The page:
A coalition of families and survivors of the 9/11 terrorist attacks said Tuesday it was “shocked” and “deeply offended” over the PGA Tour’s stunning merger with the Saudi Arabia-backed Public Investment Fund to create a new commercial venture to unify all the global professional golf tours, including LIV Golf and the European tour.
9/11 Families United has long alleged the Kingdom of Saudi Arabia funded and supported al-Qaeda as it prepared for the terrorist attacks. Osama bin Laden, the head of al-Qaeda who ordered the attacks, and 15 of the 19 hijackers were originally from the kingdom.
Last year, when several of the PGA Tour’s top players, including Dustin Johnson and Brooks Koepka, took millions in bonus money to defect to LIV Golf, PGA Tour Commissioner Jay Monahan said in a TV interview with CBS’ Jim Nance: “You have to be living under a rock to know there would be significant implications. As it relates to the families of 9/11, I have two families that are close to me that lost loved ones, so my heart goes out to them. I would ask any player that has left, or any player that ever would consider leaving, have you ever had to apologize for being a member of the PGA Tour?”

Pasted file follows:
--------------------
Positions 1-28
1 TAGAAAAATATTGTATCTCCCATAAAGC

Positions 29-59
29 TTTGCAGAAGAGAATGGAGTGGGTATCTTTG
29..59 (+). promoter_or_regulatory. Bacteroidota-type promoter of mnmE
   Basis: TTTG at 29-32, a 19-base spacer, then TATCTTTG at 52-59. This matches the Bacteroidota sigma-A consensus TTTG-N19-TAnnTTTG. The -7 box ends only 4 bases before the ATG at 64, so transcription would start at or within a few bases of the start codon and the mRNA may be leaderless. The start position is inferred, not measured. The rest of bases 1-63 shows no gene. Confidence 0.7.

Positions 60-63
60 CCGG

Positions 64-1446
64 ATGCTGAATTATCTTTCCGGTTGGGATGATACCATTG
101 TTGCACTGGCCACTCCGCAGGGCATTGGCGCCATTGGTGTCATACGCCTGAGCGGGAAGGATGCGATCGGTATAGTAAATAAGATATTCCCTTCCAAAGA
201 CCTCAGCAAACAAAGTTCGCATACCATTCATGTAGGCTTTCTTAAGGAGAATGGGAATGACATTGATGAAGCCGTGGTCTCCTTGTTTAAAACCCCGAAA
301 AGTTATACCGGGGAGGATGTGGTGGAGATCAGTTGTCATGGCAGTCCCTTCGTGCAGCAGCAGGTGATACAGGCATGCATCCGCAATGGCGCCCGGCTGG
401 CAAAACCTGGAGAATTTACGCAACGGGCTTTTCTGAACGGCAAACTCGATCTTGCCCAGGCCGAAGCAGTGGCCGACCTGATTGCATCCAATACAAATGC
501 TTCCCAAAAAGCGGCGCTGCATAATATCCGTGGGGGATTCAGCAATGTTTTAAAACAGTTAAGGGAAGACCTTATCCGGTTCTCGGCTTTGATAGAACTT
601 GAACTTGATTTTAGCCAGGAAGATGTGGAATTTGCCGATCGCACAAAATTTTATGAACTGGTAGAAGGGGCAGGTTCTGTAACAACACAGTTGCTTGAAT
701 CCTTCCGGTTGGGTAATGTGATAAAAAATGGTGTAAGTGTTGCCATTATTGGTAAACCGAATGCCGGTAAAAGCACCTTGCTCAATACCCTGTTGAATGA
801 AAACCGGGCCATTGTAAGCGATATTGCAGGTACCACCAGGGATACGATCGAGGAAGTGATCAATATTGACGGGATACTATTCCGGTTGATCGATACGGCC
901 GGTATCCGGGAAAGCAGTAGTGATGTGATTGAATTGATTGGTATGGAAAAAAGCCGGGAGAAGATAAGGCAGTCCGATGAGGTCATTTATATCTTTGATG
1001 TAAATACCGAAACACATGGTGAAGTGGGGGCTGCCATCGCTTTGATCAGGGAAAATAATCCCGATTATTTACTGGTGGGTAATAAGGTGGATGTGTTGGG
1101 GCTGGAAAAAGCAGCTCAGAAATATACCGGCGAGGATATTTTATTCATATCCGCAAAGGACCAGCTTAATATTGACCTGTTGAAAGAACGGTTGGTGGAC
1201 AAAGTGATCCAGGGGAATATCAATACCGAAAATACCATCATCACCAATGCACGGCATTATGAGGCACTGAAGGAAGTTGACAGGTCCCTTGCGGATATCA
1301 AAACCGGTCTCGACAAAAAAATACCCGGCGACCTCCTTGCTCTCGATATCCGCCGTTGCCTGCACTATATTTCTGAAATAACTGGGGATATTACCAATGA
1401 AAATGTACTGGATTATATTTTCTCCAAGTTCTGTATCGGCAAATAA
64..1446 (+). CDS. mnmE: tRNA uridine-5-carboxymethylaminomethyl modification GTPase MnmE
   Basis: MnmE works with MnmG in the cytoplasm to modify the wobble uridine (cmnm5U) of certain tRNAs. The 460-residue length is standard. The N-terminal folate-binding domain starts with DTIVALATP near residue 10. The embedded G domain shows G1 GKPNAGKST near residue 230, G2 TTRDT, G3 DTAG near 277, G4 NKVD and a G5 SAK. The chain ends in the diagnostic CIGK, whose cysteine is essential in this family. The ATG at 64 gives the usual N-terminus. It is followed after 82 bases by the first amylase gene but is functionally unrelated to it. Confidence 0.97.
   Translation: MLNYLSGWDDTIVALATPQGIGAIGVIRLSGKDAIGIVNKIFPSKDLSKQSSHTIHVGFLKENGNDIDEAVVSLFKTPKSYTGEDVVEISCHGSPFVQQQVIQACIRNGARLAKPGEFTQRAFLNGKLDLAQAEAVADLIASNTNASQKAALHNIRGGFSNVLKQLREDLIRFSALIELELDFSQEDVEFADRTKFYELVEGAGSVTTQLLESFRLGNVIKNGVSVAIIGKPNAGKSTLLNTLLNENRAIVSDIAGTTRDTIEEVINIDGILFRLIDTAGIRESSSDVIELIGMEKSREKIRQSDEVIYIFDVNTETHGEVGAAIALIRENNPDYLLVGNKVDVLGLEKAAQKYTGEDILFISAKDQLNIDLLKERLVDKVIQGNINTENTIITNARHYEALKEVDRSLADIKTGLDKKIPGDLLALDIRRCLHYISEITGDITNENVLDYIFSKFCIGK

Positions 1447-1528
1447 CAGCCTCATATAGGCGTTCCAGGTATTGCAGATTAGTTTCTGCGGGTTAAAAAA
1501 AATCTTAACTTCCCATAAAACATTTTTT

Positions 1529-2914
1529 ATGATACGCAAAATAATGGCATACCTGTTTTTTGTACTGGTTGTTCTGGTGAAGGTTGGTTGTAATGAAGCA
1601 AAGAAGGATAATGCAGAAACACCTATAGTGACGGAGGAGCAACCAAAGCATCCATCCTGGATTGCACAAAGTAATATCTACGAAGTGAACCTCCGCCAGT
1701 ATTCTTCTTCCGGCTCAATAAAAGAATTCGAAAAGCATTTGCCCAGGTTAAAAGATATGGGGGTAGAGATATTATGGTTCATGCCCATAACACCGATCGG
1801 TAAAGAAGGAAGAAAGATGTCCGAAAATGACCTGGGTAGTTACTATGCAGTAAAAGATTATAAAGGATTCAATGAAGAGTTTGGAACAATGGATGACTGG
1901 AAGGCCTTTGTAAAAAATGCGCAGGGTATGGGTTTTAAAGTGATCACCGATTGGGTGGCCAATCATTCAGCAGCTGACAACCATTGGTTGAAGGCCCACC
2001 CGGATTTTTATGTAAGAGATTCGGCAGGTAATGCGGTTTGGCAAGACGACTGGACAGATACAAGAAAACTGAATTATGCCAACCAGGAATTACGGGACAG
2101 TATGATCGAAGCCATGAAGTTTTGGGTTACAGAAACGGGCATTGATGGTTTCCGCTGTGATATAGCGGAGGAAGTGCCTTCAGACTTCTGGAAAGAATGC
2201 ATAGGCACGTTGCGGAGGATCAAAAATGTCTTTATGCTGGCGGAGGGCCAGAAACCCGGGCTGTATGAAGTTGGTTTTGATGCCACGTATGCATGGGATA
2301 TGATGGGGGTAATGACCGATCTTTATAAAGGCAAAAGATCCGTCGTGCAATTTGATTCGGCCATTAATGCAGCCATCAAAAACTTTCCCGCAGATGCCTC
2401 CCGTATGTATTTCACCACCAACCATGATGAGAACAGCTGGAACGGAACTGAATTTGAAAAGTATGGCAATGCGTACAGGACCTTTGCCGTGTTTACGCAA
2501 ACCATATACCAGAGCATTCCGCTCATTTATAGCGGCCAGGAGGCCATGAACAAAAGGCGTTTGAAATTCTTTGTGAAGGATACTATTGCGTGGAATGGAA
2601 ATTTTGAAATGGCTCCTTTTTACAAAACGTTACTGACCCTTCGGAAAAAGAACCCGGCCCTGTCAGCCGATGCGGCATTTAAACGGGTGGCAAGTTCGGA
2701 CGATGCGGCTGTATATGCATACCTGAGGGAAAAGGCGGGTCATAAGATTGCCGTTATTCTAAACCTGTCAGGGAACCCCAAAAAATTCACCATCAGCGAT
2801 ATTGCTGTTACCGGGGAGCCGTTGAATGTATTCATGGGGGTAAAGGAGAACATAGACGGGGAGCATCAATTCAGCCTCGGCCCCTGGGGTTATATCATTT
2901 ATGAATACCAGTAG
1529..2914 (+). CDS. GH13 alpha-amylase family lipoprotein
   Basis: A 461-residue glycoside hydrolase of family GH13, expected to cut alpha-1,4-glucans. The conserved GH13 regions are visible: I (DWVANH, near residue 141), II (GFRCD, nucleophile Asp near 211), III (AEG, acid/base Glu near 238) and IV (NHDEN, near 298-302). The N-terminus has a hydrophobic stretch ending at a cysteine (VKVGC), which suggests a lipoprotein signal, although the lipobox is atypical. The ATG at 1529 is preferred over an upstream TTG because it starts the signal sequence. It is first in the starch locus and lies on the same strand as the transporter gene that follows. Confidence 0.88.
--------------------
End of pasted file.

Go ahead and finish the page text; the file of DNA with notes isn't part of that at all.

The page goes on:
But 9/11 Families United Chair Terry Strada, whose husband Tom died in the north tower of the World Trade Center, said Tuesday in a news release the PGA Tour and Monahan have now become paid shills of the Saudis.
“Monahan co-opted the 9/11 community last year in the PGA’s unequivocal agreement that the Saudi LIV project was nothing more than sportswashing of Saudi Arabia’s reputation,” Strada said. “But now the PGA and Monahan appear to have become just more paid Saudi shills, taking billions of dollars to cleanse the Saudi reputation so that Americans and the world will forget how the Kingdom spent their billions of dollars before 9/11 to fund terrorism, spread their vitriolic hatred of Americans, and finance Al Qaeda and the murder of our loved ones. Make no mistake — we will never forget.”
Strada jumped on Monahan’s comment last year where he asked if any player who had left or considered leaving PGA Tour ever had to apologize for being part of the tour.
“They do now — as does he,” Strada said. “PGA Tour leaders should be ashamed of their hypocrisy and greed. Our entire 9/11 community has been betrayed by Commissioner Monahan and the PGA as it appears their concern for our loved ones was merely window-dressing in their quest for money — it was never to honor the great game of golf.”
Newsmax reached out to the PGA Tour for comment.
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